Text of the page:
Aussies all . . . Dieudonne Bloemhard (Holland), Anne Wilkinson (England), Mary Than (Sudan) Kuldeep Sing, Parmjit Kaur (India,
Aussies all . . . Dieudonne Bloemhard (Holland), Anne Wilkinson (England), Mary Than (Sudan) Kuldeep Sing, Parmjit Kaur (India,

Proud to say ?I?m an Aussie

By BELINDA SCOTT

LOVE pulled Samantha Stewart across the globe, war pushed Mary Than out of her homeland and the search for freedom propelled Dieudonne Bloemhard towards a far horizon.

The trio were among 63 people who became new Australian citizens at Coffs Harbour yesterday and they embodied the forces that bring people to Australia to begin new lives in a new country.

Scot Samantha Stewart had never visited Australia before she met an Australian and agreed to move to this country with him four years ago, 'so it was a real journey, but now I feel it's my home'.

She said among the differences she noticed from the UK was how clean the country was and how welcoming the people were. "You drive along a country road and they wave to you," said Ms Stewart, who lives in Lowanna.

She said the only thing she missed about the UK was her family and she certainly did not miss the cold.

By contrast Mere Goulding misses the heat of her homeland, tropical Fiji.

Mrs Goulding, her husband Matthew and children also moved to the Coffs Coast four years ago, in their case looking for a better future for their children Liza, 12, and seven-year-old Danielle. Like Ms Stewart, the Gouldings all became Australian citizens yesterday.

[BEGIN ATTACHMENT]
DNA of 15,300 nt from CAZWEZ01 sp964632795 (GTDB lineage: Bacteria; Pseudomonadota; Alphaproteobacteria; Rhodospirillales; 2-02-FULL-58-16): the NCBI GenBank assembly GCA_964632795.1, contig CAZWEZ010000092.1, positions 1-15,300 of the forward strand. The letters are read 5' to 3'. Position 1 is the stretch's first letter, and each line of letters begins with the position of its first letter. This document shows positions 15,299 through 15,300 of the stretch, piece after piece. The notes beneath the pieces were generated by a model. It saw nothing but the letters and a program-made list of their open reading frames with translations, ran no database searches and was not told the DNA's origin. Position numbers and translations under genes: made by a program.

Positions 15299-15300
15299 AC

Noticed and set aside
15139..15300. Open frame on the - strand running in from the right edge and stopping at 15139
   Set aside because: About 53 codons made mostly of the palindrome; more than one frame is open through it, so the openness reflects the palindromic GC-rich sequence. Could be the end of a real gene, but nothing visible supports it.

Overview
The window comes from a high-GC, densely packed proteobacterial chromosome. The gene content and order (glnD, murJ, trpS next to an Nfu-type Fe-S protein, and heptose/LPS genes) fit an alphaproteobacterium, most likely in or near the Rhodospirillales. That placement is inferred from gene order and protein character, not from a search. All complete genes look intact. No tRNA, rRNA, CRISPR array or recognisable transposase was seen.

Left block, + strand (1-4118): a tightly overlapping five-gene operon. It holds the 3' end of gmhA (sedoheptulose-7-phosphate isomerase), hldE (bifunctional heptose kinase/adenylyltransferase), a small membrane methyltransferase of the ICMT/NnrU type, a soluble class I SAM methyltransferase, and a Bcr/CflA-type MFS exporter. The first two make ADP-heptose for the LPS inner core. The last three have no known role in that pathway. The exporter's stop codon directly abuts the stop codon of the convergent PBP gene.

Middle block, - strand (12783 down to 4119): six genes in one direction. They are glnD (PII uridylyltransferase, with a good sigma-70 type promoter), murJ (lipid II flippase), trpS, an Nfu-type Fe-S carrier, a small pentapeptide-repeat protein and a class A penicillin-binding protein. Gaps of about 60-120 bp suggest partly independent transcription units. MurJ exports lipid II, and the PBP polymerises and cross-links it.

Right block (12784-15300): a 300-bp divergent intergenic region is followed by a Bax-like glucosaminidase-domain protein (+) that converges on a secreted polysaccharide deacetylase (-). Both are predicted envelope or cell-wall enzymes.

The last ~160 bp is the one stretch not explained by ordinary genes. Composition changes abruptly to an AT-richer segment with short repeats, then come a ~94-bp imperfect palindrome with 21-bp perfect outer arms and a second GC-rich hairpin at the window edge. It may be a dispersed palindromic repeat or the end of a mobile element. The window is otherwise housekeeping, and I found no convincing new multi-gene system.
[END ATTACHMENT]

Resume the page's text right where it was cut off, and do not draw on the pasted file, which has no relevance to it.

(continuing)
Dieudonne Bloemhard has lived in Coffs Harbour for 22 years and yesterday the naturopath and former Dutchman did something he has 'meant to do for a long time' and became an Australian citizen.

Mr Bloemhard, whose other interests include flying, left Germany in 1983 looking for a country with more freedoms and less regulation than Europe, a position which he said was true of Australia then, but he's not so sure is true today, with a flood of new legislation and regulations 'caused by fears and anxiety'.

Mary Than was less than seven years old when both her parents were killed in the war in Sudan and her grandparents fled to Kenya, taking with them Mary and her two younger brothers.

Yesterday Mary, who is now married and living in South Australia with her husband's family, returned to Coffs Harbour to become an Australian citizen alongside her brothers.

Parmjit Kaur is now a citizen of three countries. Born in India's Punjab, Parmjit later moved with her family to England and yesterday she and her son Himmat Singh became Australian citizens.

The lillypilly tree she received as a citizenship gift will become the first tree in a planned avenue of lillypillies on the blueberry farm her husband Kuldeep Singh has established at Woolgoolga.



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